Johanna 'Johis' Alarcón is a freelance photojournalist and visual storyteller based in Ecuador. Her work focuses on social justice, human rights, identity and gender-related issues. She is a National Geographic Explorer and member of several collectives, including Ayün Fotógrafas, Fotoféminas, Women Photograph and Diversify Photo.
Alarcón recently published a new photo book titled, I am black because the sun looked at me, which presents a visual documentation of the intergenerational stories and spirituality of the maroon sisters and African-descent women who survived slavery in Latin America. The book focuses on the women's continued resistance, resilience, and protection of the region today.
This interview has been edited for clarity and length.
Roxan Jaramillo, Tamia Jaramillo and Mishell Borja, members of the pan-African activist group Addis Ababa pose for a portrait with their turbans, ancestral crowns, symbolizing their African heritage. Quito-Ecuador 2018. Photo by Johis Alarcón.
I started working on this story drawing on my own experiences with incarceration. On the one hand, I was working a lot in jails and had an incarcerated family member who was facing issues in prison.
At the time, I was giving hip-hop workshops to prisoners. I was aware of the injustices that took place inside prisons. I began considering what freedom means and how the system creates stereotypes about prisoners, and how these conceptions are affecting their lives. During a drum circle in one of the workshops, we talked about the sound of the drums. One friend reflected on how the sound of the drum is the same as the sound of the heart, and, how that sound came from Africa.
I started this project with my friend, Karla Viteri, an Afro-descendent woman part of the Pan African Movement, an Afro-descendant movement that fights against racism and promotes black power in the world.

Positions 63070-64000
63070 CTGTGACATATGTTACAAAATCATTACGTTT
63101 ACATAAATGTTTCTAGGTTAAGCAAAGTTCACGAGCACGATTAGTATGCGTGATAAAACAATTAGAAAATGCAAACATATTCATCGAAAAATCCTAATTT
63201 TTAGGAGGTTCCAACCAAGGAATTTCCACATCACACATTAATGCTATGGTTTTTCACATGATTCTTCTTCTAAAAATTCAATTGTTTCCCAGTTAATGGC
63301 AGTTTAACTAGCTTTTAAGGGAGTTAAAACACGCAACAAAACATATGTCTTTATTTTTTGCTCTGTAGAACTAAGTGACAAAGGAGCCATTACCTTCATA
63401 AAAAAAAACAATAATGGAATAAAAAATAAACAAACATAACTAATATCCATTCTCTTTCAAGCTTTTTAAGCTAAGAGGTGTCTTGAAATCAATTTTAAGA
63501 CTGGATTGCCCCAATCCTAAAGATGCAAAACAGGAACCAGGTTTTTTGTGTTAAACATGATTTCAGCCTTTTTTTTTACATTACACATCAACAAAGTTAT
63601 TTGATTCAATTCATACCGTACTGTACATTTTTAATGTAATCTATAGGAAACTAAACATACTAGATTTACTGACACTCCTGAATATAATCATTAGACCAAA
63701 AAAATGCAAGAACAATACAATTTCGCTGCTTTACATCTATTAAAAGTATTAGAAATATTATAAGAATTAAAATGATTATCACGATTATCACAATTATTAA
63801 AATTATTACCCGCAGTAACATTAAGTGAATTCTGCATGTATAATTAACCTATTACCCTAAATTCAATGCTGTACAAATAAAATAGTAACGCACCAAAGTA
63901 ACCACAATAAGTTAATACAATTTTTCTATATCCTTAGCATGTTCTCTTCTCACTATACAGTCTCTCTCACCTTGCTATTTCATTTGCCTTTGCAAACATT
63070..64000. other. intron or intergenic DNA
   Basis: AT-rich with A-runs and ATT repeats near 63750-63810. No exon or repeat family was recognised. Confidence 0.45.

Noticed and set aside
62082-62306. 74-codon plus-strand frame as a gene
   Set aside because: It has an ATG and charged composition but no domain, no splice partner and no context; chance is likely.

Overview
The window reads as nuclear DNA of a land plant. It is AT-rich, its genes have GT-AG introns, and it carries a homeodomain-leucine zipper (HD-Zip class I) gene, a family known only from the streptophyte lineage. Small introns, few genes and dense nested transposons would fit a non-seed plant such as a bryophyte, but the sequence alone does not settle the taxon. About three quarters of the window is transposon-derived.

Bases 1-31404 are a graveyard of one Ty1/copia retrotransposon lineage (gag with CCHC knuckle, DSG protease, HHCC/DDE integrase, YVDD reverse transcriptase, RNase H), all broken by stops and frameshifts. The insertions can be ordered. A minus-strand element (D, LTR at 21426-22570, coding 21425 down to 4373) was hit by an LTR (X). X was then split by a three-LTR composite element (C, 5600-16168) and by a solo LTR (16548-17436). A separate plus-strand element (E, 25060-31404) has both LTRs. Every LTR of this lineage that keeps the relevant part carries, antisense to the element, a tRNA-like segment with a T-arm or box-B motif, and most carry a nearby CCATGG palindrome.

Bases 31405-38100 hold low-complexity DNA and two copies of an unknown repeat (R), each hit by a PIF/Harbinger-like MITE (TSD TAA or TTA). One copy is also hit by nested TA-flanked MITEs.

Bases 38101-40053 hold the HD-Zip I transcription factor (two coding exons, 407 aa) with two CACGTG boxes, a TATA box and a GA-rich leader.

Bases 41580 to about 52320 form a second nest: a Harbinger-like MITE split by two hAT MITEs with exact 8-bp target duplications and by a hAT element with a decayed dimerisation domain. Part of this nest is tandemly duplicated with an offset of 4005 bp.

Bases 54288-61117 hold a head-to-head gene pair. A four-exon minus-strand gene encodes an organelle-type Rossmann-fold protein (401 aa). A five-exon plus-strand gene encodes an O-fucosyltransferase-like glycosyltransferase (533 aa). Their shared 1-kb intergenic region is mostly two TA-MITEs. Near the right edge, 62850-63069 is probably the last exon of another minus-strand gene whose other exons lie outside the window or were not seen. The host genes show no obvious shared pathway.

She told me, “You are so lucky because you always have your mom. And I never stick with my mom, Africa, because all of my people were obligated to move to this place. And my own way to stay in touch with my mom is through spirituality.”
During this moment, I decided to investigate the world of the cimarrona: how these women find their freedom and create a new legacy of femininity, not only for black women but for everyone.
In Quito, I started with my friend and her friends, as well as their families. Throughout the years, I traveled across Ecuador to find their ancestors.
The nighttime sky along the mountains of Ecuador’s Chota Valley, where enslaved Africans arrived in the 16th century.La Loma, 2018. Photo by Johis Alarcón.
Nicole Gudiño, 19, plays with a cotton plant in her hair. The black slaves who came to Ecuador were forced to work in cotton fields and coal mines. For Nicole, cotton plants represent the strength of her ancestors and the strength of their blood. La Loma, 2018. Photo by Johis Alarcón.